The ABCs of the Miracle Mile HPOZ
The Miracle Mile Historic Preservation Overlay Zone [HPOZ] went into effect on May 1, 2017. Although the city’s Office of Historic Resources mailed official notices to every property owner within the HPOZ advising them of this zoning change there are some who are unaware of these new guidelines regarding alterations and additions to the exterior of your property. Here are some helpful points to help you navigate living in an HPOZ:
Every property within the boundaries of our HPOZ [see map] – multifamily and single family homes – is guided by a Preservation Plan that will serve to protect and preserve the historic integrity and scale of our neighborhood.
Property owners should visit the Miracle Mile HPOZ page at www.planning.lacity.org (click on Historic Preservation and then on Local Historic Districts) to familiarize themselves with our HPOZ, the Preservation Plan, and the approvals required for exterior changes to your property.
When contemplating or planning changes to the exterior of your property first contact Daniel Mata, the city planner in charge of administrating our HPOZ. Daniel is the point person referred to as “Staff” in the Preservation Plan. Hw can help you understand what approvals (if any) are required. He is also a great resource for information on how to maintain and restore historic properties.
The best way to contact Daniel is by email at: Daniel.email@example.com. He can also be contacted via telephone at 213-847-3657.
The HPOZ guidelines do not apply to any building permits issued before May 1, 2017. This work is grandfathered in and no further approvals are required.
HPOZ does not regulate interior renovations or remodeling as long as these changes have no impact on the exterior appearance of your property (i.e., altering window openings or door placement).
The Miracle Mile Historic Resources Survey Reports provides a rich and detailed history of our community. A professional evaluation was made of every property within the HPOZ that determined whether it is a contributor, altered contributor, or non-contributorto our historic district. These categories determine how changes to your property may be made. There are different guidelines for contributors and non-contributors, as well as for new infill properties. The Miracle Mile HPOZ webpage has links that allow you to look up the history of your property by address and see how it was designated.
Remember that the Preservation Plan provides guidelines that are meant to be flexible and still conform with the principles of historic preservation. Paint colors are exempt from HPOZ regulation as is landscaping (as long as 60% of your front yard and parkway consist of some sort of plantings and/or grass). Drought tolerant landscapes are permitted.
Second story additions and Accessory Dwelling Units are allowed to single family homes as long as they are sensitive to the guidelines set out in the Preservation Plan.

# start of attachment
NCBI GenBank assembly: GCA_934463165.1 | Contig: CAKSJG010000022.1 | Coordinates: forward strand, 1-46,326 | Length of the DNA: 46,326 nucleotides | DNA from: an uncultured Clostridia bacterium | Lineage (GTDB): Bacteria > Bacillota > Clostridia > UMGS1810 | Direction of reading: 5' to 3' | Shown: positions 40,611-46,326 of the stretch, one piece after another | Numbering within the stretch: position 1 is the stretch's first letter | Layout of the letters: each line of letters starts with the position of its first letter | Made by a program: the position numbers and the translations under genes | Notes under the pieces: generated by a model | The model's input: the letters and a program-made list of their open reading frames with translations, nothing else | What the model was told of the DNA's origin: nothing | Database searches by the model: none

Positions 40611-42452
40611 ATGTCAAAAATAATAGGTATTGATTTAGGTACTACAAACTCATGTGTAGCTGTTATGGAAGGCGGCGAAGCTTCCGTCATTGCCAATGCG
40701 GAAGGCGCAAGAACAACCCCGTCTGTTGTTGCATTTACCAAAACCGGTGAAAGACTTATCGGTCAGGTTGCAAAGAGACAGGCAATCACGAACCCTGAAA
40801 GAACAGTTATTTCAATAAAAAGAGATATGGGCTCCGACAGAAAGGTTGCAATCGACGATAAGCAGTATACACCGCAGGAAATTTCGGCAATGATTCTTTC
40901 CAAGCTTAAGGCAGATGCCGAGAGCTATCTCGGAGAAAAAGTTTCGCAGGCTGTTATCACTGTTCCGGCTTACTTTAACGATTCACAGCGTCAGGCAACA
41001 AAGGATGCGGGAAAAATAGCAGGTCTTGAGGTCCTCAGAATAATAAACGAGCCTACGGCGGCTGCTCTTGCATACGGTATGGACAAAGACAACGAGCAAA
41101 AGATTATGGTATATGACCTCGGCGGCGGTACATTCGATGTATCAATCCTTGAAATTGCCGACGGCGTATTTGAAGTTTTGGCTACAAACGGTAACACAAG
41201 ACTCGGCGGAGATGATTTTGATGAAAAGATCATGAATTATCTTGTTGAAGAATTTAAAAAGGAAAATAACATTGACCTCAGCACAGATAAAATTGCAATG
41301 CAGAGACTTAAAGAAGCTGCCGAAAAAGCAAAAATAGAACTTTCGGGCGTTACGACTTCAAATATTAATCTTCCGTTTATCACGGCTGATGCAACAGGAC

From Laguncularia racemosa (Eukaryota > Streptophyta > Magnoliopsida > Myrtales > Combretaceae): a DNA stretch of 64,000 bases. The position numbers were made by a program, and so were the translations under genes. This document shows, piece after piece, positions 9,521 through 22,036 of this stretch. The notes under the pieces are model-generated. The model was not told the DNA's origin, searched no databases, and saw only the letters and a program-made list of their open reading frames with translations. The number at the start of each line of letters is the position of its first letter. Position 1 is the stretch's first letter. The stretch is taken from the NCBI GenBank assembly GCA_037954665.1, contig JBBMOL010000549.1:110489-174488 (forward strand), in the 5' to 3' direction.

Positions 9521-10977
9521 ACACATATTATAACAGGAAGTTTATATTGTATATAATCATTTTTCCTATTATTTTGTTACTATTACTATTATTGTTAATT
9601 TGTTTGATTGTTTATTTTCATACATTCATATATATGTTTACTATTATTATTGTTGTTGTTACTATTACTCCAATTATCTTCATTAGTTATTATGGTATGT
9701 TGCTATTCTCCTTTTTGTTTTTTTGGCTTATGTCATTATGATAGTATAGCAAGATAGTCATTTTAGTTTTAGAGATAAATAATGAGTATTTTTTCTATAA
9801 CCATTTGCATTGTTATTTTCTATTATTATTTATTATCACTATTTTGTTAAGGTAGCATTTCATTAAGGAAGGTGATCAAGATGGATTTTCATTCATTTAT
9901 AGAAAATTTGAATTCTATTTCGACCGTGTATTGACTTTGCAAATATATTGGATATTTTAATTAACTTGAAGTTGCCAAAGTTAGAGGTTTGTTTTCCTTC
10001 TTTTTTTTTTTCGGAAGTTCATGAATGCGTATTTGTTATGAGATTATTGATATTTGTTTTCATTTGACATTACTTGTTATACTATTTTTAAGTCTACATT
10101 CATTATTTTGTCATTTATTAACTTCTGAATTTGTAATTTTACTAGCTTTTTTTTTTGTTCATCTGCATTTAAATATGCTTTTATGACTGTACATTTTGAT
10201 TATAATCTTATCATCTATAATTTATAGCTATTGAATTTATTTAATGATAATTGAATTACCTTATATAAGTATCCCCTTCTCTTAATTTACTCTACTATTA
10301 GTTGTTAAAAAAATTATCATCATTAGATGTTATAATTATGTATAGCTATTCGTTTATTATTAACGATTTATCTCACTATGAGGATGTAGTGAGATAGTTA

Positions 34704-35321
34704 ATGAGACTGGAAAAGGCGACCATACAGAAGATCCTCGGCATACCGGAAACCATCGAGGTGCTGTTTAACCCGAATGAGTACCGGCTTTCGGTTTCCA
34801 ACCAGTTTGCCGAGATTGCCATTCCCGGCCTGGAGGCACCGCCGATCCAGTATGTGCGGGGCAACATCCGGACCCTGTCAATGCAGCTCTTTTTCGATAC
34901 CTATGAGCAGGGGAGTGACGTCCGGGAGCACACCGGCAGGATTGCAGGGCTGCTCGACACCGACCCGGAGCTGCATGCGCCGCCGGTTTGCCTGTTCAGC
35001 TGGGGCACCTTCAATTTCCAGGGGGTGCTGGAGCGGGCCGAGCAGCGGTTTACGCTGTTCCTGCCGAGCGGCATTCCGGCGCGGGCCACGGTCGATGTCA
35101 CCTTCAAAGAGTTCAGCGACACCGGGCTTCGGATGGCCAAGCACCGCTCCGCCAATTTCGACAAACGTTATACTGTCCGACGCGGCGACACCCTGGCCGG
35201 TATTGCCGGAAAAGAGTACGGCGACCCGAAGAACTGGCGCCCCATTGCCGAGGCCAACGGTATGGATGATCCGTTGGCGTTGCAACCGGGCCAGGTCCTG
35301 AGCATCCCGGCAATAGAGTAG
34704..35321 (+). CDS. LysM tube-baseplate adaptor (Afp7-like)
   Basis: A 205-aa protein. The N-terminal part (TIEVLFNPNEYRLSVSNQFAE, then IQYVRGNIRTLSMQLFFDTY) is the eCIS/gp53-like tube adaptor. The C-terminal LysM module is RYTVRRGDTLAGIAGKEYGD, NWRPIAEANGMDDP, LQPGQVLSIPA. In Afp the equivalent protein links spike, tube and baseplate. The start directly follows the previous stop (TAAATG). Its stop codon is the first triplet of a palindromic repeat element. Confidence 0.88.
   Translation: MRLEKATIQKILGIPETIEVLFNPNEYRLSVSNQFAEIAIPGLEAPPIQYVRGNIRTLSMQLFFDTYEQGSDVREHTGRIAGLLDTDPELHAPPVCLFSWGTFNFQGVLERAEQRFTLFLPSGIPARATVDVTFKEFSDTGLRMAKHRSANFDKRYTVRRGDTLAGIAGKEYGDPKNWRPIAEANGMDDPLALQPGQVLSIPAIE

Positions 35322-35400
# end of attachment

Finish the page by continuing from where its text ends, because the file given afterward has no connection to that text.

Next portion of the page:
Also, many property owners are not aware that – HPOZ or no HPOZ – city ordinances already regulate fence heights, what percentage of your front yard may be paved, what kind of trees can be planted in your parkway, and many other aspects of your property. The city also requires permits for routine work that some property owners consider DIY projects (installing new hot water heaters, replacing plumbing fixtures, window and door change outs, etc.). Unpermitted work can negatively impact your property value, compromise your insurance coverage, and cost you additional expenses to remedy. So, when it doubt, whether it be city building permits or HPOZ guidelines: check first.
For more information on HPOZ permits and approvals visit the Frequently Asked Questions page at the Office of Historic Resources’ website. You can also visit the Information for Property Owners page.
Please share this information with your neighbors. If you are a renter make sure that your landlord or property manager is aware of the HPOZ guidelines, too. There is a learning curve to living in an HPOZ and it is important that everyone knows the ABCs of HPOZ…
For additional information visit:
at the Office of Historic Resources’ website.
Miracle Mile DPR Forms:
8th, 9th, 12th
Miracle Mile HPOZ • Frequently Asked Questions
Miracle Mile HPOZ Chairperson Mark Zecca talks with Robby O’Donnell about how an HPOZ is administered and how it impacts property owners.
The Miracle Mile Historic Preservation Overlay Zone (HPOZ) was established to protect our historic neighborhood from mansionization and overdevelopment. An HPOZ is based on an “Historic Resources Survey.” Here’s the survey team at work. (Recorded June 11, 2015)
“…historic district ordinances enable a local Historic Preservation Commission to deny inappropriate alteration or demolition of historic structures within district boundaries. They also allow for design review of new construction within the district, to help ensure that new development is compatible with the neighborhood’s unique historic character and context.”
~ Los Angeles Conservancy: Ability to Designate Historic Districts
“…as sales data bear out, homes within these historic areas sell at a premium over similar houses outside them and values outpace nearby neighborhoods…
~ Los Angeles Times: Banking on the Value of History